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Sunday, September 11, 2011

Where were you?



I was at my old apartment in Coram, New York.  It was a two car garage converted into a little living space.  A couple of weeks before, there was a fire in the house it was attached to.  Thankfully the fire didn't spread to the apartment, but there was water damage and smoke damage so a lot was still lost.

I was moving things out of the apartment and into storage.  I was completely unplugged as I had no power in the apartment and the radio in my car was broken.  I got to work just before 10AM.  I worked at Blockbuster and back then we were partnered with DirecTV so we had a television kiosk in the store.  My coworker was tuned to the news.  

"What's going on?" I asked her.


"I don't know, I just turned it on.  Something happened at the World Trade Center." She told me.


"Again?" I thought it might be another bombing.  It wasn't.


We watched the coverage endlessly.  We shed a lot of tears.  No one came in the store that day as they were all probably glued to their own TVs or to their phones trying to reach out to relatives.  


I kept trying to call my two sisters who lived and worked in the Manhattan area.  I couldn't get through, but I finally managed to contact my parents who had spoken to both of them.  They were OK.  I was able to breathe a sigh of relief.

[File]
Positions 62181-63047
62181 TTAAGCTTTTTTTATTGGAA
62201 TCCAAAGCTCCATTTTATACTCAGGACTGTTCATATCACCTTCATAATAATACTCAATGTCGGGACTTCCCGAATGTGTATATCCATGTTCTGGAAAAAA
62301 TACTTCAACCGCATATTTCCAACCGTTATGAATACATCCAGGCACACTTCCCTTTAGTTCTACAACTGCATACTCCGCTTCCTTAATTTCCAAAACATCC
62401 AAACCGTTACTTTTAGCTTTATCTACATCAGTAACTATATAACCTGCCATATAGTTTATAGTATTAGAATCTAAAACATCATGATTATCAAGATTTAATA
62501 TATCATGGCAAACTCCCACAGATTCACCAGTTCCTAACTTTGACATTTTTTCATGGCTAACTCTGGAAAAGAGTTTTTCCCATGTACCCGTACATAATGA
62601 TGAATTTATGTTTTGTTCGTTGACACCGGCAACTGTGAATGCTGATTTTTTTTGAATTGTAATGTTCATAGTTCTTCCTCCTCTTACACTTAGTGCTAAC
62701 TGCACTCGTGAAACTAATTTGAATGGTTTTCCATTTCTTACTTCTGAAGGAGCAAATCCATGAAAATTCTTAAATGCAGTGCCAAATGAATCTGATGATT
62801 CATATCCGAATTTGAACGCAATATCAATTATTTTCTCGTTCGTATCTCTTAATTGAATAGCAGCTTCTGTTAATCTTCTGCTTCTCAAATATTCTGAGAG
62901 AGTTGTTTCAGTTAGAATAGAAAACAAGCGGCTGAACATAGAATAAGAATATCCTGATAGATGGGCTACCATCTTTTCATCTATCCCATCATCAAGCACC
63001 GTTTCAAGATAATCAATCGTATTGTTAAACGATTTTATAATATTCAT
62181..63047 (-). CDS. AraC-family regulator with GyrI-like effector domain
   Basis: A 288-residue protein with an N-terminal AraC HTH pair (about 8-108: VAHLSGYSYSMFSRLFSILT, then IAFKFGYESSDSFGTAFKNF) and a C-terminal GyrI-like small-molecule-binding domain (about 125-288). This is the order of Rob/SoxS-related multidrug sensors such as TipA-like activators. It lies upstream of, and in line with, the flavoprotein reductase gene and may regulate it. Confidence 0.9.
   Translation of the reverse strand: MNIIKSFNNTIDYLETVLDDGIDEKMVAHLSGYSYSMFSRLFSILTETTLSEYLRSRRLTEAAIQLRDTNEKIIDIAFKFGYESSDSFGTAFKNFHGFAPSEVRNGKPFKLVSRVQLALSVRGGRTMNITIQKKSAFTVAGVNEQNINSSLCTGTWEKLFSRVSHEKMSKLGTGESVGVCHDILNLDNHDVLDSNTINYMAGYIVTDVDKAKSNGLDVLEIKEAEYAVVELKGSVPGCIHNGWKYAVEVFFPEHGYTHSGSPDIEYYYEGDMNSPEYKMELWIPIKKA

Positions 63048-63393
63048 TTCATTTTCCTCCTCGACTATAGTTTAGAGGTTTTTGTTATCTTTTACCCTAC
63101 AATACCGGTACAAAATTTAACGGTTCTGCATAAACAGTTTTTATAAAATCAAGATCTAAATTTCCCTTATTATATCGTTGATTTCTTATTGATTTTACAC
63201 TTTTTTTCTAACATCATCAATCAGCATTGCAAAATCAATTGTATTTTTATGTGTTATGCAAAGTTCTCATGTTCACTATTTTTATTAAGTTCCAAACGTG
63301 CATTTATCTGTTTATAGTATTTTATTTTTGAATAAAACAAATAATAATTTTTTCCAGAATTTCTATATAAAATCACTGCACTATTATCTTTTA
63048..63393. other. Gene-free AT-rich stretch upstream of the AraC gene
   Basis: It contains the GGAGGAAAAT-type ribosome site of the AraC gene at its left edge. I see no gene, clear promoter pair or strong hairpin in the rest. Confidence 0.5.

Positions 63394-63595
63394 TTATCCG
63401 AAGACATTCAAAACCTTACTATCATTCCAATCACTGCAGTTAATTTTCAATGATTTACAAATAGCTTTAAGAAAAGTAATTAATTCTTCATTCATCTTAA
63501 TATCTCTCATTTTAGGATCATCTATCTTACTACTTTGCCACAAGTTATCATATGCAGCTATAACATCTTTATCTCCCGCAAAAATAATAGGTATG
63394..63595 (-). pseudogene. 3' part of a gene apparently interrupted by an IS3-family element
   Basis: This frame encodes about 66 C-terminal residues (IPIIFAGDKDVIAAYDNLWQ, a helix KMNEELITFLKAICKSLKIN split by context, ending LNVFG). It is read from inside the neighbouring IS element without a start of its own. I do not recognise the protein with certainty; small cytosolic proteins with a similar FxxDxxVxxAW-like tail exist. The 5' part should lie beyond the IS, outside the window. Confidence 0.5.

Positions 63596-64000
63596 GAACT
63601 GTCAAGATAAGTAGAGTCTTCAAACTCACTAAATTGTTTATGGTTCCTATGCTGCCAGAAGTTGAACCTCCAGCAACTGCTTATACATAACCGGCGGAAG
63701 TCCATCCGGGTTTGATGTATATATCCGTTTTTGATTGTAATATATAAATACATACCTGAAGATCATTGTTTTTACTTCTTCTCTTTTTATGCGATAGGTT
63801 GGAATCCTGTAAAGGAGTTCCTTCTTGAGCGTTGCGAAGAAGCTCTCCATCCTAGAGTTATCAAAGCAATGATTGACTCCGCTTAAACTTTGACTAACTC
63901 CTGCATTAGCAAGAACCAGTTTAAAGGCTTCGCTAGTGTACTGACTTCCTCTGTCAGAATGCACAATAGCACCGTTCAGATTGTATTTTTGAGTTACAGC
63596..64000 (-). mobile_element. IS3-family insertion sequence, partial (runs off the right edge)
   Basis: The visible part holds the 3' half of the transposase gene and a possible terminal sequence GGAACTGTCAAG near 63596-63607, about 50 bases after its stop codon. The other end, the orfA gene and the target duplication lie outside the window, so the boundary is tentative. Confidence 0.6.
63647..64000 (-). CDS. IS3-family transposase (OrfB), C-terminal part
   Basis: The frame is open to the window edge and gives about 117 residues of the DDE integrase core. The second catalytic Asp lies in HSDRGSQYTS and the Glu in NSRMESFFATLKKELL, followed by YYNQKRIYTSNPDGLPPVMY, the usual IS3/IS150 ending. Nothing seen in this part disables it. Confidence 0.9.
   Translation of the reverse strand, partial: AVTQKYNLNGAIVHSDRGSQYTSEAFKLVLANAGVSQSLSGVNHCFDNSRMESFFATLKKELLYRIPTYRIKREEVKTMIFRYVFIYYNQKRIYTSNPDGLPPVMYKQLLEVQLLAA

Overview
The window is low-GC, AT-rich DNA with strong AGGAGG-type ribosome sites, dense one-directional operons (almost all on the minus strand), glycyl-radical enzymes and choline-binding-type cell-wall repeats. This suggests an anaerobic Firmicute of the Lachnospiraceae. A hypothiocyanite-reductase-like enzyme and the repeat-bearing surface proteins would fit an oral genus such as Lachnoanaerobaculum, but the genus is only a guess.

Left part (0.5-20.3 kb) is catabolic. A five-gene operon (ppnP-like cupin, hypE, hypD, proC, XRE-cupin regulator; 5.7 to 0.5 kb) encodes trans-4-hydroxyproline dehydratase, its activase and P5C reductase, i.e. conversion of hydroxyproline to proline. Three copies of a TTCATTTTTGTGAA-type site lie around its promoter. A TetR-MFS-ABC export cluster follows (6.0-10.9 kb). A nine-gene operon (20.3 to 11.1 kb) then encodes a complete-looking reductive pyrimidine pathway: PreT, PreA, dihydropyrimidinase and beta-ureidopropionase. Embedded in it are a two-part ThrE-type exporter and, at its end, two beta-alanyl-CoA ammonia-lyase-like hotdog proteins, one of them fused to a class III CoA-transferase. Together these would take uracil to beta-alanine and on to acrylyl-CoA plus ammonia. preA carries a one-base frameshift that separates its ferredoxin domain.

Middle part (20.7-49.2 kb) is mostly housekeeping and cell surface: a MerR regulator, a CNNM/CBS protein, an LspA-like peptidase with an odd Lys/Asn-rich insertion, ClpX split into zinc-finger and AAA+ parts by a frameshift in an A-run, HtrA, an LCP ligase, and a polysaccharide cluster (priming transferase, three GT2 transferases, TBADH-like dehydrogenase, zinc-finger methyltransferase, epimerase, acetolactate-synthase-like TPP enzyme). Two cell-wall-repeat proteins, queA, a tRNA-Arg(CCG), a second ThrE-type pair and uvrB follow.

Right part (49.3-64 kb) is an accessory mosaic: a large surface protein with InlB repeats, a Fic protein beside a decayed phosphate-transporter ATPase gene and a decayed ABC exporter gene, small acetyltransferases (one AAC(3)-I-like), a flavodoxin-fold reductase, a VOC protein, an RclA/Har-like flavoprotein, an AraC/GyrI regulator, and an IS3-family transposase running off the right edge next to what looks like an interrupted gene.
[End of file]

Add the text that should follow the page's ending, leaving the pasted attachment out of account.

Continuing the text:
Watching the towers fall was something I will never, ever forget.  Ever.  Sometimes it feels like it was just days ago.  Something I see or hear will trigger all sorts of emotions from that day.  What a tragedy.  All the lives lost, so sad.  People say it's time to forget it all, but how can you? There is so much to remember.


In the days that followed, being a New Yorker was amazing.  There was such a sense of camaraderie and patriotism.  You spoke to anyone you saw.  You helped in any way you could.  We collected change and food and blankets and water.  Anything and everything we could to provide some help to someone who needed it.  Everywhere you turned there was an American flag or some form of red, white, and blue.  It was beautiful.  But it was caused by so much pain and fear.

When I moved to South Carolina, I tried to avoid it, but eventually I ended up listening to country music.  It was inevitable.  The song that started it all was by Toby Keith, Courtesy of the Red White and Blue.  It still gives me chills to listen to it today.


 God bless America!

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